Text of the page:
In this article, The Daily looks at the change in the demographic breakdown and number of Stanford faculty over the last decade. Since 2010, the faculty has slowly been getting more diverse.
The data in this article refers to public professoriate faculty data which can be found on the University’s IDEAL Dashboard linked here. Stanford affiliates can access a more detailed version of this data, which is not available to the public, with their SUID. Professoriate faculty include all members with appointments as Tenure Line faculty, which include Assistant Professors, Associate Professor and Professor roles; Non-Tenure Line faculty; Medical Center Line faculty; positions within designated policy centers and institutes; Senior Fellows and Center Fellows.
Since the 2011-12 academic year, Stanford has increased its total professoriate faculty count by at least 20 annually. This year is the first time since then that the University has gone under this threshold: There was a slight increase of four faculty members this year, from 2275 to 2279. Last spring, University leaders announced a salary freeze and hiring pause to mitigate the effects of the pandemic. Despite increasing net assets by $2.2 billion last fiscal year, Stanford officials said the institution continues to face ongoing financial challenges.
The School of Medicine employs nearly half of all professoriate faculty this year, the School of Humanities and Sciences employs about a quarter, the School of Engineering employs 12.04% and Graduate School of Business employs 5.2%. While the number of faculty in each school has remained relatively constant in the past decade, the School of Medicine experienced a significant uptick of 58 faculty between the 2013-14 and 2014-15 academic years.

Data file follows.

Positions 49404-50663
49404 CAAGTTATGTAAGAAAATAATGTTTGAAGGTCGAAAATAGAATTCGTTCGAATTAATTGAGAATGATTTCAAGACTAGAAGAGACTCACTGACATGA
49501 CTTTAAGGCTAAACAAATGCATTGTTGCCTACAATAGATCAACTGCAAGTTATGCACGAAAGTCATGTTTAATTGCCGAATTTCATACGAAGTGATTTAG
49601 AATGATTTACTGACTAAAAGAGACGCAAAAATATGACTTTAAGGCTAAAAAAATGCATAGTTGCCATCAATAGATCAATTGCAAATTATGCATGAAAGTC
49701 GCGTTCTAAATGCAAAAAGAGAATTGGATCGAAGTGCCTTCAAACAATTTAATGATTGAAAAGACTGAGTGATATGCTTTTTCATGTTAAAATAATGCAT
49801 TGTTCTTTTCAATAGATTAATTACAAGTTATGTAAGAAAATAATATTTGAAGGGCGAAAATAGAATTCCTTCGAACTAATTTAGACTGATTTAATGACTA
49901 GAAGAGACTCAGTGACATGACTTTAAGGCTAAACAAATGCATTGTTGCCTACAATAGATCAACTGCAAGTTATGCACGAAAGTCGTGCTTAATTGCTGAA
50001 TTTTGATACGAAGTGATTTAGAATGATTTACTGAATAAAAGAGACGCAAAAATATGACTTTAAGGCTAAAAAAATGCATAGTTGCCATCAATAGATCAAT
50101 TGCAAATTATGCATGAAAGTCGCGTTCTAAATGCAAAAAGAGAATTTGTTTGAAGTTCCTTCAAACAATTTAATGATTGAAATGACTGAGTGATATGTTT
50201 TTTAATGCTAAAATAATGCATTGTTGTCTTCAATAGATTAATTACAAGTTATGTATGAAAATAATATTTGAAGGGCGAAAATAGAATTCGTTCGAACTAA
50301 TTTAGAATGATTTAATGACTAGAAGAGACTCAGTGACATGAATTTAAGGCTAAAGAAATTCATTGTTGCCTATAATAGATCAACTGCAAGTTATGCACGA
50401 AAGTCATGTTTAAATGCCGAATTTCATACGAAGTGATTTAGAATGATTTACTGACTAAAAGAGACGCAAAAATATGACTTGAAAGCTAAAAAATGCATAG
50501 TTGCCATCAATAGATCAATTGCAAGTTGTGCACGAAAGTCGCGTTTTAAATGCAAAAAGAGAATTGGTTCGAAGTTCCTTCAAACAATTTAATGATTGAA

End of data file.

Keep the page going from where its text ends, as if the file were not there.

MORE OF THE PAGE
Slightly less than one-third of current professoriate faculty are female. However, this is an improvement from 10 years ago, when only 26.3% of the 1900 members were female.
Less than 2% of current professoriate faculty identify as Black/African American, while the overwhelming majority — 66.8% — are white. In the 2010-2011 academic year, 78% were white. Since that year, the percentages of Hispanic/Latino and Asian faculty members have increased from 3% to 5% and 16% to 19%, respectively. However, the number of Black/African American professoriate faculty has decreased from 49 to 45 over the past decade.
The Medical Center Line refers to the professoriate line of faculty who engage in clinical care, teaching and scholarship at Stanford Medicine.
The number of tenured faculty has increased by 18.6% in the last decade, and approximately 53.8% of faculty are tenured this academic year. Lecturers — who are not considered part of departmental professoriate but rather academic staff — have previously expressed concerns about their job security amid the pandemic as they lack direct representation in the Faculty Senate and Academic Council.
While the demographics of professoriate faculty have not significantly changed this academic year, the future remains uncertain as the pandemic continues to cause financial strain.
Approximately 2,100 students are expected to enroll in the class of 2025 — 1,700 as normal and almost 400 who chose to take a gap year this year — which may require an increase in academic staffing for first-year courses. The University declined to comment on the effects of the pandemic and increased incoming class on the hiring of faculty.
This article has been updated to clarify that it only references data which has been made public by the University.